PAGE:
GSWS Addresses the Care Crisis at University Council Open Forum

December 3, 2020

Below are comments made on behalf of Gender, Sexuality & Women’s Studies at Penn at the University Council Open Forum on December 2, 2020

Thank you for your time. My name is Gwendolyn Beetham and I’m here with Pilar Gonalons-Pons to talk about the care work crisis facing the Penn community. We are following up on two letters with recommendations on the topic, developed by scholars in the GSWS Program and signed by hundreds of faculty, staff, and alumni, presented to the Provost’s Office in May and August of this year.

We have three minutes to speak, which is actually appropriate, since study recently reported in the Washington Post found that the average length of uninterrupted work time for parents working at home with children is “three minutes, 24 seconds.”

While we applaud Penn’s recently developed COVID Childcare Grant of $2000 and “Care Connections” program, we want to be clear that these efforts fall far short. Childcare costs in Pennsylvania average 12,000 per year, an amount that does not include the increases brought about by COVID, nor the higher average rates in Philadelphia. Additionally, due to COVID, many childcare centers have closed or are operating far below capacity (including the Penn Child Center).  Penn’s efforts to-date do not provide the substantial, long-term support needed to address this structural problem. We ask that Penn offer additional care subsidies immediately and for the foreseeable future, recommit to funding and expanding the Penn Child Center, and provide financial support and advocacy for early childhood education in the broader community.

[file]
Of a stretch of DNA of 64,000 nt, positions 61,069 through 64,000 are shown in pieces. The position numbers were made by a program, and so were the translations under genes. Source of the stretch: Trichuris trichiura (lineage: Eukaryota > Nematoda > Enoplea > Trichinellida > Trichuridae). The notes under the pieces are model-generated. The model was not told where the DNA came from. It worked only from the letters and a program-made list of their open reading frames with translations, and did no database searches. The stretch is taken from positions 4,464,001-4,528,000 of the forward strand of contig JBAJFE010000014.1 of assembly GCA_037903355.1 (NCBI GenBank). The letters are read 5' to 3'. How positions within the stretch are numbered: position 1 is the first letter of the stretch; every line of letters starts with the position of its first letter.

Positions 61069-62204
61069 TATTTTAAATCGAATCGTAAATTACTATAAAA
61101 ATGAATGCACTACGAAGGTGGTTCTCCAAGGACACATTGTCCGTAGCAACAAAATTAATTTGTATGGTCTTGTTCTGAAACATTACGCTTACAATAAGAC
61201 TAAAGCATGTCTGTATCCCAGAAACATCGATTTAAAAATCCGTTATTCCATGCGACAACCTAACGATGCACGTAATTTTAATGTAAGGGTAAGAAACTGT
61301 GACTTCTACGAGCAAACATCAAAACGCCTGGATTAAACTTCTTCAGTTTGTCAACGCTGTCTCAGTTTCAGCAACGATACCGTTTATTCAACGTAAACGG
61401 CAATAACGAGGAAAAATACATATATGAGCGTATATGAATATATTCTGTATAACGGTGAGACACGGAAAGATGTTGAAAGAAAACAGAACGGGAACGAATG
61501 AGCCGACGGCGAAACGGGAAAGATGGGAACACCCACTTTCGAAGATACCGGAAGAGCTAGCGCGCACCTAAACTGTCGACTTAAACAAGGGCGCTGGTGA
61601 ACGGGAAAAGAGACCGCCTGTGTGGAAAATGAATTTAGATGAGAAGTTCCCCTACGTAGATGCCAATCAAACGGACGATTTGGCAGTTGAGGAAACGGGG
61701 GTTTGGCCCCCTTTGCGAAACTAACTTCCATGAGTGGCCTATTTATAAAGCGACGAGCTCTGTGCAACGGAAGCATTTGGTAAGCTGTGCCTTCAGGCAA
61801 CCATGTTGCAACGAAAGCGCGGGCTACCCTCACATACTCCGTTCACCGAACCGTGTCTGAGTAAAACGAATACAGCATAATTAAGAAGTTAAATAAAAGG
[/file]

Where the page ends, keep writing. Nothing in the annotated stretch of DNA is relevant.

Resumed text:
We also ask that administrators discontinue the use of language like that in the message sent to all SAS staff on August 31st, 2020, stating that separation or furlough might be “beneficial to staff who may have concerns about balancing work and home life schedules in these uncertain times.” Such biased language does not reflect Penn’s commitment to diversity and equity.

The other pressing issue we believe requires additional action concerns faculty tenure and promotion. In 2019 women represented 35% and underrepresented minorities represented 8.6% of the faculty body, and both groups are overrepresented at the assistant and associate levels facing tenure and promotion evaluations in the coming years. We worry that if nothing is done to counter the disproportionate burden of the Pandemic on women and underrepresented minorities, we will see these percentages drop over the next few years. Studies have shown that women are publishing less during the pandemic, that scientists with young kids, particularly women, have had to reduce their time allocated to research, and that underrepresented minorities are more likely to be exposed to the toll of COVID infection and associated economic hardships.

While we welcome the one-year tenure extension implemented at the beginning of the Pandemic and research funding support, there is growing consensus that this temporary buffer will be insufficient to guarantee fair and equitable tenure and promotions in the coming years.

We want to propose two actions. First, requiring concrete adjustments to the tenure and promotion criteria, including reductions of research productivity marks to reflect the challenges of conducting and publishing research during the Pandemic. Second, implementing a system for teaching and service releases for faculty with caregiving responsibilities, particularly those up for tenure/promotion in the coming years. Both initiatives should include accountability mechanisms to guarantee equitable implementation.

In conclusion, we ask Penn to take action now, while it is still possible to prevent exacerbating existing inequalities. We also encourage that you take advantage of the expertise on these issues available among the faculty and staff so that we can continue to evaluate the situation and recommend actionable steps moving forward. Thank you.